In his judgment, Humphreys J. was critical of the fact that no part of the original detention order described itself as a warrant but was entitled ‘Notification of arrest and detention’. The High Court concluded that it had an inherent jurisdiction to permit an amendment to that document and that it was appropriate to do so. Consequently, it was found that the Applicant was ‘now held’ on foot of the second warrant. Thus, the High Court concluded that a second amended certificate, in which it was stated that the Assistant Governor of the prison held the Applicant ‘pursuant to Warrant of arrest and detention’ dated the 21st October, 2016, despite having been backdated, was sufficient to detain the Applicant having concluded that the documentation was not invalidated by errors of such a fundamental nature that it could not be relied upon.


The matter was appealed to the Court of Appeal by Notice of Appeal dated the 8th November, 2016 and came on for hearing before that Court on the 14th November, 2016. The Court of Appeal, in its judgment of the 15th November, 2016, came to a different conclusion, namely, that the original detention order was sufficient to justify the Applicant's detention (on the basis that the document, while not describing itself as a warrant, did ‘everything that a warrant could be expected to do’ (at para. 22)). The Court of Appeal went on to indicate that if it was wrong in its view as to the validity of the document originally relied on, that it would have taken the same view as the High Court in relation to whether the respondent should be permitted to amend the documentation and that it was appropriate to so notwithstanding difficulties identified with the warrant of arrest and detention documents relying on the fact that there was no question that anyone involved in the matter could have been misled by the backdating. Thus the appeal was dismissed and the cross-appeal was allowed.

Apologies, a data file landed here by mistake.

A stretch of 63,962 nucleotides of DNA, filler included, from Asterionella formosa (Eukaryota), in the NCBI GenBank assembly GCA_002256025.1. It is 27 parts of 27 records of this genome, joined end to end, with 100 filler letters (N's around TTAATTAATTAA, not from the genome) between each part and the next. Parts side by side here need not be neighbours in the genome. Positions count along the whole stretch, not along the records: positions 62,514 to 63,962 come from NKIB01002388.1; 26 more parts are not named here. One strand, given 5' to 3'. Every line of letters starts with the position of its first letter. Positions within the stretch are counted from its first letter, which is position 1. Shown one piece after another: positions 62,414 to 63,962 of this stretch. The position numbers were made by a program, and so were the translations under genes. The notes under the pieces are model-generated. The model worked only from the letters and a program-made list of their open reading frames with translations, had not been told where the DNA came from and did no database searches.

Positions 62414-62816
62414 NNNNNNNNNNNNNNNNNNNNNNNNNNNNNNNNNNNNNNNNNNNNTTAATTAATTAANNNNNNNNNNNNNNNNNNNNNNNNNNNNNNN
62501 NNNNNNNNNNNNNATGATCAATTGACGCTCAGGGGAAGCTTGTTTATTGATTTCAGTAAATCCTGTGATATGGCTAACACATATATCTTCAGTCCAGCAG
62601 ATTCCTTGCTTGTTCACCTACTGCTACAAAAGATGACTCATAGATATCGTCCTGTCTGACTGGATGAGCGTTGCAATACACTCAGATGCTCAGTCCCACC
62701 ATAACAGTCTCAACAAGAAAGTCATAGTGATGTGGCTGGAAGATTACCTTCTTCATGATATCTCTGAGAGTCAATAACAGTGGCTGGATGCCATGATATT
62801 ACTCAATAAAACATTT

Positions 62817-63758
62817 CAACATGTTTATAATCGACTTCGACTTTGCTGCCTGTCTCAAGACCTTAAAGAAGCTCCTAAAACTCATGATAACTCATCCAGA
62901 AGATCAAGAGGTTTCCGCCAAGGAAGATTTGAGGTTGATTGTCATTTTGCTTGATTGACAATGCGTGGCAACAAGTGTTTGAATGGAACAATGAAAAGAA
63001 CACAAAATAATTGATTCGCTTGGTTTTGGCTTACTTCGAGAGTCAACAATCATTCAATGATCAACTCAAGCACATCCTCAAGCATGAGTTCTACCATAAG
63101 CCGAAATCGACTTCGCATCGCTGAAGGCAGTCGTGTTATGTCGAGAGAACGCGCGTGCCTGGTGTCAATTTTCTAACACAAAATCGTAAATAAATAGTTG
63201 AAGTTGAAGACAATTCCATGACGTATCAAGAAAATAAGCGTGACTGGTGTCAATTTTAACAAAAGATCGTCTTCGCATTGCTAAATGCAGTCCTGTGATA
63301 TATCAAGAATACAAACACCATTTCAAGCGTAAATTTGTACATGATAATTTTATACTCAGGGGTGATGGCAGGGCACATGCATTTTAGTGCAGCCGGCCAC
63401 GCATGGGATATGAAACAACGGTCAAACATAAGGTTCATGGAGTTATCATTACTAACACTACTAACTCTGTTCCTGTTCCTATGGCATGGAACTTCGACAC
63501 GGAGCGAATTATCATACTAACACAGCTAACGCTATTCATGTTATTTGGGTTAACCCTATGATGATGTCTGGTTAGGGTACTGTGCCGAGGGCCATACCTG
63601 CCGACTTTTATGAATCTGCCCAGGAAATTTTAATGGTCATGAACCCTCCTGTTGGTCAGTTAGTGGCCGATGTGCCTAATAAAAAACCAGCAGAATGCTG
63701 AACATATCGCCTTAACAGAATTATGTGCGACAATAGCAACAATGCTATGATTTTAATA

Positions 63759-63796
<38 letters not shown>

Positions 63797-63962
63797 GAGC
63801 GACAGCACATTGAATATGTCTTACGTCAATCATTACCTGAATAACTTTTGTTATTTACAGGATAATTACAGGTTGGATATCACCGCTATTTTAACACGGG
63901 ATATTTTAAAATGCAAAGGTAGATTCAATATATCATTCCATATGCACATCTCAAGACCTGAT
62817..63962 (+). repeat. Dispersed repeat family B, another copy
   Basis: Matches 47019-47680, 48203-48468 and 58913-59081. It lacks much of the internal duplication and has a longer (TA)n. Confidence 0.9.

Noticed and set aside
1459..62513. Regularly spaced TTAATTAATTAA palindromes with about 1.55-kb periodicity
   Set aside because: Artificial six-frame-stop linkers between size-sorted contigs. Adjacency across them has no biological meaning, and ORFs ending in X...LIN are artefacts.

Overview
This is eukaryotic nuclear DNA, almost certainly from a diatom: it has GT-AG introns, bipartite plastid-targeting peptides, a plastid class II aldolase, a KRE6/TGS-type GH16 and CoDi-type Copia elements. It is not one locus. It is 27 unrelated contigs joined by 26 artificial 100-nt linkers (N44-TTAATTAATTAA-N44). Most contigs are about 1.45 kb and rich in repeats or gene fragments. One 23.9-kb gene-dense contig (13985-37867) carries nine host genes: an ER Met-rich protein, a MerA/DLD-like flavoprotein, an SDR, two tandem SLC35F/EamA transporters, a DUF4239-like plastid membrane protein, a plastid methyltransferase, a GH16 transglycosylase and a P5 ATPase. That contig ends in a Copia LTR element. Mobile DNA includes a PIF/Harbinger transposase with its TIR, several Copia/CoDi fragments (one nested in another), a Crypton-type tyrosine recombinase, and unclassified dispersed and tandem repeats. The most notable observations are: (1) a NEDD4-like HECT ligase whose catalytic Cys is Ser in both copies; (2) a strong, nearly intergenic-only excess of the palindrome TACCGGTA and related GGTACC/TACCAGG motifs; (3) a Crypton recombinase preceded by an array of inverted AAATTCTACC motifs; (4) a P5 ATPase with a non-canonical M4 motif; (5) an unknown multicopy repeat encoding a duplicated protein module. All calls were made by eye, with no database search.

3. Stay

An order had been made in the Court of Appeal on the 8th November, 2016, pending the hearing of the Appeal, that the Respondent be restrained from deporting the Applicant until the 14th November, 2016, the date fixed for the hearing. Following the hearing in the Court of Appeal, an application was made to the Court of Appeal on the 22nd November, 2016 for a stay on the deportation order pending the...

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5 cases
  • P. O. I. v Governor of Cloverhill Prison
    • Ireland
    • Supreme Court
    • 20 Diciembre 2017
    ...[2016] IECA 330). The applicant sought and was granted leave to appeal by the Supreme Court (O'Donnell, McKechnie and Dunne JJ.) (see [2016] IESCDET 145). The applicant submitted that various statutory forms of warrant used the word “warrant” in the heading and on that basis an instrument s......
  • Qing v The Governor of Mountjoy Prison ; Qing v The Minister for Justice and Equality No.2
    • Ireland
    • High Court
    • 2 Julio 2019
    ...be acknowledged that the Supreme Court granted a certificate of appeal in a determination sub nom P.(I) v Governor of Cloverhill Prison [2016] IESCDET 145, (Unreported, Supreme Court (O'Donnell, McKechnie and Dunne JJ), 23rd November, 2016) but, as matters stand, I am bound by the decision ......
  • D.E (infant) v Minister for Justice and Equality (No.3)
    • Ireland
    • High Court
    • 26 Junio 2017
    ...a stay 13 In written submissions the applicant suggested that the Supreme Court determination in P.I. v. Governor of Cloverhill Prison [2016] IESCDET 145 sets out a test for injunctions or stays pending appeal as opposed to a pending hearing, but I fully considered this in Y.Y. v. Minister ......
  • YY v Minister for Justice and Equality
    • Ireland
    • High Court
    • 24 Marzo 2017
    ...He relies on the new constitutional machinery in the amended Article 34, as reinforced by P.I. v. Governor of Cloverhill Prison [2016] IESCDET 145. Can regard be had to a determination in determining the legal principles applying here? 3 An immediate question under that heading is whether r......
  • Request a trial to view additional results